My 20th high school reunion is this spring. I haven't been to any previous ones, and since I went to a prep school (I was a day student at a boarding school), that makes nineteen events I've blown off so far.
At first it was the angry resentfulness of a self-perceived outsider at the warm heart of adolescent belonging: why would I want to go back there and feel ostracized some more? Of course, I wasn't really an outsider, and a little perspective and the wisdom and confidence of years revealed not only how lucky I had been to have had the wide circle of friends I did and the embrace of a few thriving school subcultures, but how hard life must have been for some of the people whose existences I thought charmed because I only saw them from a distance. Blonde and pretty and even rich aren't much protection against most of life's cruelties (one of the enduring lessons of early exposure to wealth), but a safe and solid home life is, and I had that in spades.
Then it was pure lack of interest. I wasn't intimidated by the people who showed up for Alumni Days and reported their milestones in the alumni magazine. But I wasn't especially interested in them, either. The people I wondered about, the ones I'd been friendly with and the ones I hadn't but wished I had and the ones I hardly noticed but in retrospect should have: these people didn't show up for events. But of course, neither did I.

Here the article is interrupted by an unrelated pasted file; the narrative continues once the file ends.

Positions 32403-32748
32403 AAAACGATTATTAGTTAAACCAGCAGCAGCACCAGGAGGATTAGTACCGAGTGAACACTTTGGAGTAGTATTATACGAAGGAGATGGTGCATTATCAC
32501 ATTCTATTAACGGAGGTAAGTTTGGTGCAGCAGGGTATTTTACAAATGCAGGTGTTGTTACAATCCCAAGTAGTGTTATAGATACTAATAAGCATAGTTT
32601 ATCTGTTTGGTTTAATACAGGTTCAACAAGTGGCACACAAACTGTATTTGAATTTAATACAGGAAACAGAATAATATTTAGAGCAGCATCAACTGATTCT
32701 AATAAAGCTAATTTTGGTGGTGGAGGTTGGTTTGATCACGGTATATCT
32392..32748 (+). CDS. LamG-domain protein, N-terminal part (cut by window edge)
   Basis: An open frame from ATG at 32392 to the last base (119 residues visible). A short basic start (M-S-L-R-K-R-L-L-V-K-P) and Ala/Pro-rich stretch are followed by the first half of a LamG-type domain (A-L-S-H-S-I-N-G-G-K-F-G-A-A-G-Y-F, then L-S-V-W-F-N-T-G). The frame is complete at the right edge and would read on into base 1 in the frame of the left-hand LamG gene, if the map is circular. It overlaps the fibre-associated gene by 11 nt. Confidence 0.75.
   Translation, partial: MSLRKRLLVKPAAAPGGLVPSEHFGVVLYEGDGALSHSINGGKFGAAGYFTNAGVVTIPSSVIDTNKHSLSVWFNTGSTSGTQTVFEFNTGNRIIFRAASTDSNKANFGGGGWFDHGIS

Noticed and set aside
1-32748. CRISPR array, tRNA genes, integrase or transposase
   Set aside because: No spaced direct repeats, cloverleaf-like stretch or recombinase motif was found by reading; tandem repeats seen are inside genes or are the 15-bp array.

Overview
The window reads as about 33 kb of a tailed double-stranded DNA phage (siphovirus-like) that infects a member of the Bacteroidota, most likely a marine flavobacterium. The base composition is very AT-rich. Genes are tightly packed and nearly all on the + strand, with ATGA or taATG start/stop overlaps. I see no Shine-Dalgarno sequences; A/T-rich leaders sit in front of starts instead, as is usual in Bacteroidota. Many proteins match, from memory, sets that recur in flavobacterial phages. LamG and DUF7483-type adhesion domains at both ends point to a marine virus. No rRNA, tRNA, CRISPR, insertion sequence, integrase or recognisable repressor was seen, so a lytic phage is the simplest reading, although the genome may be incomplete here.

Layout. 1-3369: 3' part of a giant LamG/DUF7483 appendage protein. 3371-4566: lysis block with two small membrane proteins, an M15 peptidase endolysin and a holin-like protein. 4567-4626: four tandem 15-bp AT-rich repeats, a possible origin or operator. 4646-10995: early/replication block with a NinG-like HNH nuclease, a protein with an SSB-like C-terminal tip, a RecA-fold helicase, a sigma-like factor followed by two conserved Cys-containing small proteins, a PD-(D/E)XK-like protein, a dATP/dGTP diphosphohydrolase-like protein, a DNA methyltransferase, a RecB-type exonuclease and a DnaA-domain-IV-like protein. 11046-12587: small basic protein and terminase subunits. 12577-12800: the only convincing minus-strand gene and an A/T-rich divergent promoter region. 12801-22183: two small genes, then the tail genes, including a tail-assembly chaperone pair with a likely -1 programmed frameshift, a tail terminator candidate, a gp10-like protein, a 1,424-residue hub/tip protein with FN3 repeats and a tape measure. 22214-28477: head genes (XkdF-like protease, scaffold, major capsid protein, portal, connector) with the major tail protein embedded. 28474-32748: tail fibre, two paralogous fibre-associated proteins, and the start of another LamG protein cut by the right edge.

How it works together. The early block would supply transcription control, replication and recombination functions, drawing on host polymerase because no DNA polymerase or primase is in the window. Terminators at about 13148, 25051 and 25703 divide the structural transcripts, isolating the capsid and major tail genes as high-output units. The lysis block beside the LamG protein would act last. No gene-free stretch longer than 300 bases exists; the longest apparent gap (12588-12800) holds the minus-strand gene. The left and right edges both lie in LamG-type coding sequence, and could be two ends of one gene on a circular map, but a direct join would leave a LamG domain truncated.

It's funny, the psychological space high school takes up for many of us. There's something about that time in adolescence that imprints itself and sticks, even though it's just four years, even though it ceases quickly to matter in any real way. I still have dreams -- lots of them -- that take place in high school, peopled by people I haven't set eyes on in 20 years. It's like my brain got colonized by these archetypes based on an essentially random sampling of humans I happened to share an institution with between the ages of fourteen and eighteen. People I knew later who made a much deeper and more profound impact on me don't show up in my dreams.
At the same time, I look back on those years and I feel like I'm seeing everything through a veil of self-involvement and crappy perception. I remember confiding in my friends and being confided in, and it felt at the time like we were sharing something real, but now it seems like those things, our big secrets and dramas, were facsimiles of emotional content, things we created to take the place of the real dramas we may have been experiencing but couldn't handle or couldn't articulate. For instance, I knew who all my friends had crushes on at any given moment, but I had no idea about their home lives, even the ones whose homes I occasionally spent the night at. Or maybe those teen love dramas were more real than I give them credit for, and it's only now that I'm a parent that I think the real emotional content was happening at home.
Whenever my mother is in a reminiscing mood, she'll talk about how time telescopes in memories, how forty years ago can seem closer than last week, more vivid, more important. I'm old enough now to feel that, and also to feel the kind of fondness for youth that obscures both the pain and the vacuity, so that not only do I feel close to my high school years, I feel an affection for them that extends to those random characters in my dreams. I don't care whether I like them or not, whether they're interesting or not. They share this funny, vivid, profound-and-yet-not-at-all-profound period of my life, and so I want very much to make some kind of connection with them, even if -- maybe especially if -- it's fleeting. Our 20th reunion seems like an ideal time, and maybe even the last best chance to do that.
So come on, Class of '91. Show up.